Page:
Bill Mueller is getting at least one Hall of Fame vote

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I kinda liked Bill Mueller as a player. Got on base at a nice clip. Won a batting title. Was part of the 2004 Red Sox World Series team and hit well in the series itself. Maybe the numbers say differently but I want to remember him as playing a good third base. To the extent anyone ever thought to interview him, he seemed like a nice thoughtful chap.

And now, courtesy of Pedro Gomez of ESPN, he’s getting at least one Hall of Fame vote.

Gomez has taken a bunch of flak in the past day or two since that article went up.  To his credit he’s defended his vote on Twitter, calling it a “favored son vote,” and saying he gave it to Mueller to honor “what he represented.”

To his credit, but let’s not pretend that the defense has any merit. While I don’t think such token votes are a crime against nature — at least as long as no worthy candidate is being left off a ballot, which in Gomez’ case no one is — but that kind of thing bugs the living hell out of me.  We’re lectured by the voters constantly about how unpleasant a job it is filling out a Hall of Fame ballot and being told that we simply can’t understand how hard it is to make such decisions, and then someone uses their ballot as if it were for the homecoming king competition.

UPDATE:  I’m reminded that Gomez is also the guy who, three years ago, gave Jay Bell a courtesy vote. Oy.

Video: Angels use eight pitchers in spring training no-hitter

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Who says no-hitters can’t be just as fun when they happen during spring training?

Angels’ right-hander Bud Norris delivered two perfect innings on Friday night, paving the way for an eight-pitcher no-hitter against the Mariners at Tempe Diablo Stadium. Jose Alvarez, Cam Bedrosian, Andrew Bailey, Austin Adams, Drew Gagnon and Justin Anderson each filed a hitless inning of their own, leaving right-hander Abel De Los Santos to close out the ninth inning with just three pitches — and three game-saving plays by the defense.

Of course, it didn’t hurt that the Angels were facing a bevy of Mariners’ backups, rather than their starting lineup. In fact, Seattle’s lineup featured just two starting players — outfielder Leonys Martin and shortstop Jean Segura — while the majority of their everyday position players took on the Royals in a 4-3 win elsewhere in the Cactus League. The Mariners managed to reach base twice, first on catcher interference in the fourth inning, then on a four-pitch walk in the sixth, spoiling the Angels’ chances of turning their combined no-hitter into a combined perfect game.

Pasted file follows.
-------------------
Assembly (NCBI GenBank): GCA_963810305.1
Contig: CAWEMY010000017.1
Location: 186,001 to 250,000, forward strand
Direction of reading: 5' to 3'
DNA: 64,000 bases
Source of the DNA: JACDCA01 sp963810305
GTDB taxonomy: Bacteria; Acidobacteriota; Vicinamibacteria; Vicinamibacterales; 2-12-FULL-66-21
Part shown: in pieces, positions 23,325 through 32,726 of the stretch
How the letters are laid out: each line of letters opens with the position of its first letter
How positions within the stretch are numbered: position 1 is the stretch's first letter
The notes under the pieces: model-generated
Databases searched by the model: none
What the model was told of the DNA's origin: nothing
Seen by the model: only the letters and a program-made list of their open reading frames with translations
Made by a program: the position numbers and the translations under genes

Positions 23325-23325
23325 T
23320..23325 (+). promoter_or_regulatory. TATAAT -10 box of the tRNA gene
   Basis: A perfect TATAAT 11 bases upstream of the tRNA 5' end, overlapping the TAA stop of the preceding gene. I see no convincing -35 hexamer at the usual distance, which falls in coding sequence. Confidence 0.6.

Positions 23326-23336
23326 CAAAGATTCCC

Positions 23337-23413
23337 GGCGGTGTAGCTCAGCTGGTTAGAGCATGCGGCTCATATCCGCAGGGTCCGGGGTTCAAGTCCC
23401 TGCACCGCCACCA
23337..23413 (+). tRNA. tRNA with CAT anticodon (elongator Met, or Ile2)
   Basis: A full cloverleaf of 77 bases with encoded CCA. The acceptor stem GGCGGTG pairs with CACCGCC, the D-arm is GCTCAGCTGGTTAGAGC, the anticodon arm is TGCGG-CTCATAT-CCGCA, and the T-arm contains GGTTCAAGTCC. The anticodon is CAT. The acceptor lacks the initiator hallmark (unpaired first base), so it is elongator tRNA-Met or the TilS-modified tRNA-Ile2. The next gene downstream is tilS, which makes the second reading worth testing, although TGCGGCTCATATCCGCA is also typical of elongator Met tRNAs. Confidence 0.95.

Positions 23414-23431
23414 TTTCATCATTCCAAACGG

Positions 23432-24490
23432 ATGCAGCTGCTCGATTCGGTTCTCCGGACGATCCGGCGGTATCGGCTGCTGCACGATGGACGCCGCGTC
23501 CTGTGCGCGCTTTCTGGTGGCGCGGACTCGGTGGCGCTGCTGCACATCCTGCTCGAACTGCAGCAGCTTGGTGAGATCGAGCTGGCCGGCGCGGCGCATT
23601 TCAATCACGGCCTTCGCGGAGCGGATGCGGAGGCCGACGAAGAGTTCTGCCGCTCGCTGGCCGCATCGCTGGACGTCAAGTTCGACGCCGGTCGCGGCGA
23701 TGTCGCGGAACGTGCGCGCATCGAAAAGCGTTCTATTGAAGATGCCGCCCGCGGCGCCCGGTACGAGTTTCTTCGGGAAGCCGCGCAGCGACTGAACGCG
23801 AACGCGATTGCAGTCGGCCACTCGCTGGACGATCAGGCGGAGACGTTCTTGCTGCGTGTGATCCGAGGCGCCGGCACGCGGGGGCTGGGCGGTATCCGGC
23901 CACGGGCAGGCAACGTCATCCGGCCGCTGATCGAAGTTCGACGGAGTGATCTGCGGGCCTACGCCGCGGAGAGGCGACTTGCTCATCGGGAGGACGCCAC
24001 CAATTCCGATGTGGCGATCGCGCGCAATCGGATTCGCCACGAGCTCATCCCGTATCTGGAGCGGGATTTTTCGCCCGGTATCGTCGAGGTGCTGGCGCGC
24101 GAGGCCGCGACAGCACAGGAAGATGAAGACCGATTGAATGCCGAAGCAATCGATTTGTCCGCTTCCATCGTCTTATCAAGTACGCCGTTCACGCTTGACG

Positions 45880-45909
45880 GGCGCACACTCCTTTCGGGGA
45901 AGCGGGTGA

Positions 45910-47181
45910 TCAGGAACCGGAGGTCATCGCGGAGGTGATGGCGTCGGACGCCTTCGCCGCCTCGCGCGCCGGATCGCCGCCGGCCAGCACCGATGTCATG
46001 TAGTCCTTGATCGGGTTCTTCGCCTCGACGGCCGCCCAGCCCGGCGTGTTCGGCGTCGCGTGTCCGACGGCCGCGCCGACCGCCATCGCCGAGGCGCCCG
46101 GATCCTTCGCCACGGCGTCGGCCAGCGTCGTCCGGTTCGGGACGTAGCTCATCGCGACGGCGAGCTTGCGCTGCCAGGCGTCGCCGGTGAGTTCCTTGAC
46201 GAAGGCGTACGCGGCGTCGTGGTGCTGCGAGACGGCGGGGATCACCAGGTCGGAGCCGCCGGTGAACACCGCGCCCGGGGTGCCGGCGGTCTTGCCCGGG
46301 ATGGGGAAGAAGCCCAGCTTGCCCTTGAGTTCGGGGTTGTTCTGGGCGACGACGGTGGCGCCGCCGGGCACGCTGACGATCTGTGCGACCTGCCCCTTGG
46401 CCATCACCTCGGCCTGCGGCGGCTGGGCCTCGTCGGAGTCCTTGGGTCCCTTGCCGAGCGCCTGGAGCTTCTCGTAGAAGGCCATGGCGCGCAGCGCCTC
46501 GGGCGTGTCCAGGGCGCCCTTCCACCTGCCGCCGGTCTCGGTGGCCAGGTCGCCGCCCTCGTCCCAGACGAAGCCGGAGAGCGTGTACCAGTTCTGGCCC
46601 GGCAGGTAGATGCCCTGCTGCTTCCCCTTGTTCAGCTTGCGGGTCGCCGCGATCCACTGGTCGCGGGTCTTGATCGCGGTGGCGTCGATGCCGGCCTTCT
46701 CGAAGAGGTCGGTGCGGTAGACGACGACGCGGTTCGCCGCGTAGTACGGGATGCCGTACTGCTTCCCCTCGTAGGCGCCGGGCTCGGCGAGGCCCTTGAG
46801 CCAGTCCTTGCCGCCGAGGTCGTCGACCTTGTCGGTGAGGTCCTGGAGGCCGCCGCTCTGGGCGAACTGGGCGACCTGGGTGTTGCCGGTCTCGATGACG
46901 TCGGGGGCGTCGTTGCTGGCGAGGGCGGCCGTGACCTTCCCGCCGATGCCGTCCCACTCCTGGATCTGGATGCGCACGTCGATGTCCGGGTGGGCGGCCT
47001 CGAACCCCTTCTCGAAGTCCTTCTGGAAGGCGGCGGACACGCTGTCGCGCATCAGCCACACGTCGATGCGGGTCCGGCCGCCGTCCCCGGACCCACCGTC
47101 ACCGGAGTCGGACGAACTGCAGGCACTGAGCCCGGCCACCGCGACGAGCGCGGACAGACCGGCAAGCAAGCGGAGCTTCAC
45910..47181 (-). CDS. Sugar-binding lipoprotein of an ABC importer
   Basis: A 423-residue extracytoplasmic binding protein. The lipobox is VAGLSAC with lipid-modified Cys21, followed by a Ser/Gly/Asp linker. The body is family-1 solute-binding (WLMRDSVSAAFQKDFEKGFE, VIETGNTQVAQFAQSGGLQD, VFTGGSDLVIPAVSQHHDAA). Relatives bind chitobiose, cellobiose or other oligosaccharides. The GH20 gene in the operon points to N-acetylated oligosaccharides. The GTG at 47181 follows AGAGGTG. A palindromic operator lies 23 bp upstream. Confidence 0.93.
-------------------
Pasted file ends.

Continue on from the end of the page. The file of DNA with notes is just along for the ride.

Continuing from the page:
Still, whether it’s executed in spring training or the regular season, against an All-Star lineup or one comprised of minor leaguers, a no-hitter is a no-hitter. The team’s eight-pitcher effort marked the first spring training no-no the Angels had completed since 1996, when they took on the Giants in a 15-0 showdown. Unfortunately for the 1996 squad, their regular season ended with a 70-91 record, good for last place in the AL West. Perhaps this no-hitter will prove a better omen for the coming season.

Tanner Scheppers leaves Cactus League game with lower core injury

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Rangers’ bullpen candidate Tanner Scheppers left Friday’s Cactus League game with pain in his “lower half,” according to reports by Evan Grant of the Dallas Morning News. The specifics of the right-hander’s injury have yet to be determined, but he was accompanied by the athletic trainer when he exited the game and is scheduled to undergo an MRI on Saturday.

Scheppers, 30, has a long history of elbow and knee injuries. He missed all but 8 2/3 innings of the 2016 season after undergoing a procedure to repair torn articular cartilage in his left knee. While he appeared healthy enough through his first seven appearances this spring, he failed to impress with three runs, five walks and six strikeouts over 7 2/3 innings with the club.

Should Scheppers find himself on the disabled list for another lengthy stay, MLB.com’s T.R. Sullivan speculates that his absence could clear some room in the bullpen for Rule 5 draft pick and fellow righty Mike Hauschild. Hauschild, 27, has dealt seven runs, five walks and 15 strikeouts through 17 1/3 innings in camp.